BEG s,W,w,"

NODUMP s,W,w,"










2.3.  If and relational operators

IF a

REL* r

2.4.  Boolean operators

      The Boolean operators AND, OR, and NOT manipulate values on the top of the stack. All Boolean values are kept in single bytes in memory, or in single words on the stack. Zero represents a Boolean false, and one a Boolean true.

2.5.  Right value, constant, and assignment operators

LRV* l,A
RV* l,a

CON* r


2.6.  Addressing operations

LV l,w




INX* s,w,w


2.7.  Arithmetic operators

      The interpreter has many arithmetic operators. All operators produce results long enough to prevent overflow unless the bounds of the base type are exceeded. The basic operators available are

Addition:	ADD*, SUCC*
Subtraction:	SUB*, PRED*
Multiplication:	MUL*, SQR*
Division:	DIV*, DVD*, MOD*
Unary:		NEG*, ABS*

2.8.  Range checking

      The interpreter has several range checking operators. The important distinction among these operators is between values whose legal range begins at zero and those that do not begin at zero, for example a subrange variable whose values range from 45 to 70. For those that begin at zero, a simpler ``logical'' comparison against the upper bound suffices. For others, both the low and upper bounds must be checked independently, requiring two comparisons. On the 11/780"" VAX 11/780 both checks are done using a single index instruction so the only gain is in reducing the inline data.

2.9.  Case operators

      The interpreter includes three operators for case statements that are used depending on the width of the case label type. For each width, the structure of the case data is the same, and is represented in figure 2.4.

center, box; cw(15). CASEOP _ No. of cases _

Case transfer table


Array of case label values

Figure 2.4 - Case data structure

      The CASEOP case statement operators do a sequential search through the case label values. If they find the label value, they take the corresponding entry from the transfer table and cause the interpreter to branch to the specified statement. If the specified label is not found, an error results.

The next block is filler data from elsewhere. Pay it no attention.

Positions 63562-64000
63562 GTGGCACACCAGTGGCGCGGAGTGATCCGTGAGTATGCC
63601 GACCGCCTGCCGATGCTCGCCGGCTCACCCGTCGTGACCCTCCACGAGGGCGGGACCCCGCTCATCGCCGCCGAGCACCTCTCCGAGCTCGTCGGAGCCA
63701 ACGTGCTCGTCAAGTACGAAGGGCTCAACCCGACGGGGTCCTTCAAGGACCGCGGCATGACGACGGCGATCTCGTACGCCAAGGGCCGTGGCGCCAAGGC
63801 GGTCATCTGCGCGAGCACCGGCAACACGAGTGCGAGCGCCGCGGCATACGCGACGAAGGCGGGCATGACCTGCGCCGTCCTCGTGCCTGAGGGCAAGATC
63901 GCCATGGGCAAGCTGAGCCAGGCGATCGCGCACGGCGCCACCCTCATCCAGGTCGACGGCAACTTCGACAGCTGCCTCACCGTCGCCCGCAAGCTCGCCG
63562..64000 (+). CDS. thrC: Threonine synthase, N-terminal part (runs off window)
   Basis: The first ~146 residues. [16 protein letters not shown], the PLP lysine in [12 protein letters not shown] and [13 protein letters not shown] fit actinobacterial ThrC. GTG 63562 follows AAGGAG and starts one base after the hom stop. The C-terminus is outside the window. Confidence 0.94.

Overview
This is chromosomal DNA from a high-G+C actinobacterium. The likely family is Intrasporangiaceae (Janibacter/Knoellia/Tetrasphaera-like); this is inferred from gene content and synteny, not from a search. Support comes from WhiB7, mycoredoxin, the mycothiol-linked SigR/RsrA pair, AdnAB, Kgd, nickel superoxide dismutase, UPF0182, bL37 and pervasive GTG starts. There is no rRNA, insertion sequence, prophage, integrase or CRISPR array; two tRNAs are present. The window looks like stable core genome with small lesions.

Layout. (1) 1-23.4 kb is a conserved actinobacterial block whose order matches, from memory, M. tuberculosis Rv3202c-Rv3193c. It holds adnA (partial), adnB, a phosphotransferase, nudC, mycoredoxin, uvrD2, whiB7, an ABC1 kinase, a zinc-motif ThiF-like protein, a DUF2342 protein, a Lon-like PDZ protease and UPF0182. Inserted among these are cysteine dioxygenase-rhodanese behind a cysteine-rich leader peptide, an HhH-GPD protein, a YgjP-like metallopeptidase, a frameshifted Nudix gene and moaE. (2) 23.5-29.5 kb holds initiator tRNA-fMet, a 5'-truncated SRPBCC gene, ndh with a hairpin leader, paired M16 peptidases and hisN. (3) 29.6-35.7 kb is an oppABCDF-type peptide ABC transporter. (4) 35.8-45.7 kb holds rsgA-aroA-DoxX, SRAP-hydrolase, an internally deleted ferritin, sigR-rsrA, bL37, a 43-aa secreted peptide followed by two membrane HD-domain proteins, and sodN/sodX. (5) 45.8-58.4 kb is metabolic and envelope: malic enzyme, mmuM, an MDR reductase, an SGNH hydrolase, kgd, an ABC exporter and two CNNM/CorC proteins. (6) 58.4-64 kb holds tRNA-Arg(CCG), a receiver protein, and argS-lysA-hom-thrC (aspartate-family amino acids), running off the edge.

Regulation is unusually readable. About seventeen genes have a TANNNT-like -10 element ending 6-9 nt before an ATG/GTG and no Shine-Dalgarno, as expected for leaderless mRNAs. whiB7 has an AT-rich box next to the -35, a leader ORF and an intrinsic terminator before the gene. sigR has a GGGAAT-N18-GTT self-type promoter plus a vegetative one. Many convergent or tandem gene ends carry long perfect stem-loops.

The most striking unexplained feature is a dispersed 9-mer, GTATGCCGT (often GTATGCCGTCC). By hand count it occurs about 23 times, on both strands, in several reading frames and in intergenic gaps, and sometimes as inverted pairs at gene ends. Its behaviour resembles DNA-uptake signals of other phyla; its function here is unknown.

The CASE operators take the number of cases as a sub-opcode if possible. Three different operators are needed to handle single byte, word, and long case transfer table values. For example, the CASEOP1 operator has the following code sequence:

	cvtbl	(lc)+,r0
	bneq	L1
	cvtwl	(lc)+,r0	#r0 has length of case table
	movaw	(lc)[r0],r2	#r2 has pointer to case labels
	movzwl	(sp)+,r3	#r3 has the element to find
	locc	r3,r0,(r2)	#r0 has index of located element
	beql	caserr	#element not found
	mnegl	r0,r0	#calculate new lc
	cvtwl	(r2)[r0],r1	#r1 has lc offset
	addl2	r1,lc
	jmp	(loop)
	movw	$ECASE,_perrno
	jbr	error

      Here the interpreter first computes the address of the beginning of the case label value area by adding twice the number of case label values to the address of the transfer table, since the transfer table entries are 2 byte address offsets. It then searches through the label values, and generates an ECASE error if the label is not found. If the label is found, the index of the corresponding entry in the transfer table is extracted and that offset is added to the interpreter location counter.

2.10.  Operations supporting pxp

      The following operations are defined to do execution profiling.




2.11.  Set operations

      The set operations: union ADDT, intersection MULT, element removal SUBT, and the set relationals RELT are straightforward. The following operations are more interesting.


CTTOT s,w,w

IN s,w,w


2.12.  Miscellaneous

      Other miscellaneous operators that are present in the interpreter are ASRT that causes the program to end if the Boolean value on the stack is not true, and STOI, STOD, ITOD, and ITOS that convert between different length arithmetic operands for use in aligning the arguments in procedure and function calls, and with some untyped built-ins, such as SIN and COS.

      Finally, if the program is run with the run-time testing disabled, there are special operators for for statements and special indexing operators for arrays that have individual element size that is a power of 2. The code can run significantly faster using these operators.

2.13.  Mathematical Functions

      The transcendental functions SIN, COS, ATAN, EXP, LN, SQRT, SEED, and RANDOM are taken from the standard UNIX mathematical package. These functions take double precision floating point values and return the same.

      The functions EXPO, TRUNC, and ROUND take a double precision floating point number. EXPO returns an integer representing the machine representation of its argument's exponent, TRUNC returns the integer part of its argument, and ROUND returns the rounded integer part of its argument.

2.14.  System functions and procedures





2.15.  Pascal procedures and functions

PACK s,w,w,w
UNPACK s,w,w,w